On appeal from Superior Court of New Jersey, Law Division, Essex County, No. 03-06-2225-I.
NOT FOR PUBLICATION WITHOUT THE APPROVAL OF THE APPELLATE DIVISION
Submitted November 15, 2007
Before Judges Wefing, Parker, and R. B. Coleman.
Tried to a jury, defendant was convicted of sexual assault, a crime of the second degree, N.J.S.A. 2C:14-2(b), and endangering the welfare of a child, a crime of the third degree, N.J.S.A. 2C:24-4(a). He was found not guilty of lewdness, a crime of the fourth degree, N.J.S.A. 2C:14-4(b)(1). The trial court sentenced defendant to a term of seven years in prison for sexual assault and a concurrent four years in prison for endangering the welfare of a child. Defendant has appealed his convictions and sentence. After reviewing the record in light of the contentions advanced on appeal, we have concluded we are constrained to reverse and remand for a new trial.
Defendant was tried twice. His first trial resulted in a mistrial when the jury was unable to reach a verdict. After lengthy deliberations at his second trial, the jury reached a verdict finding defendant guilty of the crimes noted.
Defendant was accused of assaulting eleven-year-old T.C. on Sunday, March 9, 2003. On Saturday, T.C. and her mother C.A. had moved into the first-floor apartment in Newark. C.A. located the apartment through the efforts of her boyfriend, J.F. J.F. was an acquaintance of defendant, who owned the building and lived in the basement apartment.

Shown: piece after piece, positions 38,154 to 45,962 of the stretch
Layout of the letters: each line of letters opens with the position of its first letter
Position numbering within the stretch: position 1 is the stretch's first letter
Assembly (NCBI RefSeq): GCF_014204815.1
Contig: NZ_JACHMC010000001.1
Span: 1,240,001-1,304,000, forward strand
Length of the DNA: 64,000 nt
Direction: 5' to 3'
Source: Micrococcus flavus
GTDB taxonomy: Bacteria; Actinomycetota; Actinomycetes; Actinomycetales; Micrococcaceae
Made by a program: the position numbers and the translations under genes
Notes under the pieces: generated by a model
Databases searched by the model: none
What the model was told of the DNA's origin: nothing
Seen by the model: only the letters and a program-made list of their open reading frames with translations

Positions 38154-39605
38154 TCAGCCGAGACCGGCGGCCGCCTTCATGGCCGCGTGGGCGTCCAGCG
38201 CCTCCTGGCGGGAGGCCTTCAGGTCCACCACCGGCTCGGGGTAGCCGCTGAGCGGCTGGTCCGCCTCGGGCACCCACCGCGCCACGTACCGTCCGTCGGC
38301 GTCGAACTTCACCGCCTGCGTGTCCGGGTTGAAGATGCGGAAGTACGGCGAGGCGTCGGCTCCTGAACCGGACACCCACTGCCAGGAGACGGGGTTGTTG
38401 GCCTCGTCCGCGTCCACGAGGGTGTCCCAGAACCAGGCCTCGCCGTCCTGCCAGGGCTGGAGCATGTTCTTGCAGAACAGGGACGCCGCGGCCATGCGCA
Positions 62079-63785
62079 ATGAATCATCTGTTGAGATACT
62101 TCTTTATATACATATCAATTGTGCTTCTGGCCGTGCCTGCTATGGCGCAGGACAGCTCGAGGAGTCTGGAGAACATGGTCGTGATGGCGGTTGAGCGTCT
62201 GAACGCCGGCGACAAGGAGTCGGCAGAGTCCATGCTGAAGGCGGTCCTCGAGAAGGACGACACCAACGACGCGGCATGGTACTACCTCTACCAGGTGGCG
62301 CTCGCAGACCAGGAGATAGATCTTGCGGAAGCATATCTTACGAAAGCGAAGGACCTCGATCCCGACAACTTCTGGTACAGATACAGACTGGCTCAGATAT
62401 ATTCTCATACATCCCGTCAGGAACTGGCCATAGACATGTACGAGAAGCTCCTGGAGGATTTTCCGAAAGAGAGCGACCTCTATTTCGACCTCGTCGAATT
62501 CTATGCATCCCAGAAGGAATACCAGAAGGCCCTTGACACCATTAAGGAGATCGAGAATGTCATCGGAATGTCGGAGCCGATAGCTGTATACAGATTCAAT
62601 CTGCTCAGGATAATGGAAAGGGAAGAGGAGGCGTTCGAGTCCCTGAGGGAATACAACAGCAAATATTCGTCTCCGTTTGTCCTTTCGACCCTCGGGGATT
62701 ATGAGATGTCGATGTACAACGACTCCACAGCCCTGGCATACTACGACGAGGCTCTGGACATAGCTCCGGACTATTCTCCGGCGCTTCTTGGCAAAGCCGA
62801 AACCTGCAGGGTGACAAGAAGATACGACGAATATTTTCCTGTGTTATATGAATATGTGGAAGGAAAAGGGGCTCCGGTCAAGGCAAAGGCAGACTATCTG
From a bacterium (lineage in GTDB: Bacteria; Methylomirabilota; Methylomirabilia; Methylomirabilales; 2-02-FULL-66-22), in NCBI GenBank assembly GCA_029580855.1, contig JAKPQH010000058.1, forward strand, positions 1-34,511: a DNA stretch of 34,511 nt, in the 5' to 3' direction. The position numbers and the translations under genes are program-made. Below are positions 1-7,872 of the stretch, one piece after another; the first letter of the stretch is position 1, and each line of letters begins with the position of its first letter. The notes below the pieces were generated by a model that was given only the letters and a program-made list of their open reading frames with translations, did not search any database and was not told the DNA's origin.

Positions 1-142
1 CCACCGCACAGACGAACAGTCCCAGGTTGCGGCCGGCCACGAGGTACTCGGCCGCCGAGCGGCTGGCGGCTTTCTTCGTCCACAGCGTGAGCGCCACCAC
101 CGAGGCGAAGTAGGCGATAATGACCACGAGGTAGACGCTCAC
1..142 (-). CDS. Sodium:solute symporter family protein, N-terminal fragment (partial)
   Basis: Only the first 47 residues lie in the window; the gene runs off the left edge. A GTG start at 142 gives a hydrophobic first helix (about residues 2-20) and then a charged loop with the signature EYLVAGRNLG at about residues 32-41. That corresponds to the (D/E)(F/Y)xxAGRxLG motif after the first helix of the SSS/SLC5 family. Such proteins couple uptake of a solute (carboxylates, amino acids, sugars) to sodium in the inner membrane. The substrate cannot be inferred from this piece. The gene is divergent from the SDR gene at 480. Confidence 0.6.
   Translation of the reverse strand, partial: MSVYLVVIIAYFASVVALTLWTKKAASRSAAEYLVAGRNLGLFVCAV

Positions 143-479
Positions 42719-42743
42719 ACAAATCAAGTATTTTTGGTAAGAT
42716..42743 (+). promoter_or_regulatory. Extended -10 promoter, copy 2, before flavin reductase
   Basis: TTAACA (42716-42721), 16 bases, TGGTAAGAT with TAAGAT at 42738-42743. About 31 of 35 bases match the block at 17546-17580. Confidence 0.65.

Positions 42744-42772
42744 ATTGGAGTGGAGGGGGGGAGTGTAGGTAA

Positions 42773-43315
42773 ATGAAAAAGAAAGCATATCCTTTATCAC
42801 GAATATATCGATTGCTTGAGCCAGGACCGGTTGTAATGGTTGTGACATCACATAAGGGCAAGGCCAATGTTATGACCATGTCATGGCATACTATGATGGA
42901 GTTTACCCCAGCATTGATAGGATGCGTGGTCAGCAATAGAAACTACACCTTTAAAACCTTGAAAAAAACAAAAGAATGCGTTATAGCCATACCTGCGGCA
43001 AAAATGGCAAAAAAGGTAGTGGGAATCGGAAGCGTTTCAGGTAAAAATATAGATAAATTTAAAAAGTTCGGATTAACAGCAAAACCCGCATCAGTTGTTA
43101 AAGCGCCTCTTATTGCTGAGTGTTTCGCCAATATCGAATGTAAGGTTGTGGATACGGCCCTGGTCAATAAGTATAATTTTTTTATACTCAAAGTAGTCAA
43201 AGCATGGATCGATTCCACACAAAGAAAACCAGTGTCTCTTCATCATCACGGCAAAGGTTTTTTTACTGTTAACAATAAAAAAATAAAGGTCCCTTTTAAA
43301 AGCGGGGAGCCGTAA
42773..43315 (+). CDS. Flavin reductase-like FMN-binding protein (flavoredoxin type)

J.F. helped C.A. move into the apartment on Saturday. Defendant was on the scene and offered C.A. several chairs which he had in storage nearby. J.F. and defendant retrieved the chairs and set them up in the apartment.
T.C. testified that when she woke up on Sunday morning her mother asked her to go to the nearby store to pick up a few items for breakfast. T.C. said that when she returned, she met defendant, who asked if she could baby-sit for his younger son while he took his older son to catechism class. T.C. checked with her mother, who gave her permission. T.C. said she stayed with the younger boy, who was nine years old. He played video games and then watched a movie until defendant returned with the older boy, who was twelve. T.C. said she remained to watch the balance of the movie. She testified that defendant joined her and one of the boys on the couch. She said that while they were watching the movie, defendant took one of the pillows from the couch and put it on his lap; he then took one of her hands and slid it under the pillow and placed it on his penis and slid it back and forth a few times. She said she grabbed her hand away, without saying anything to defendant. After a short period, she returned to her apartment upstairs but did not say anything to her mother about the incident.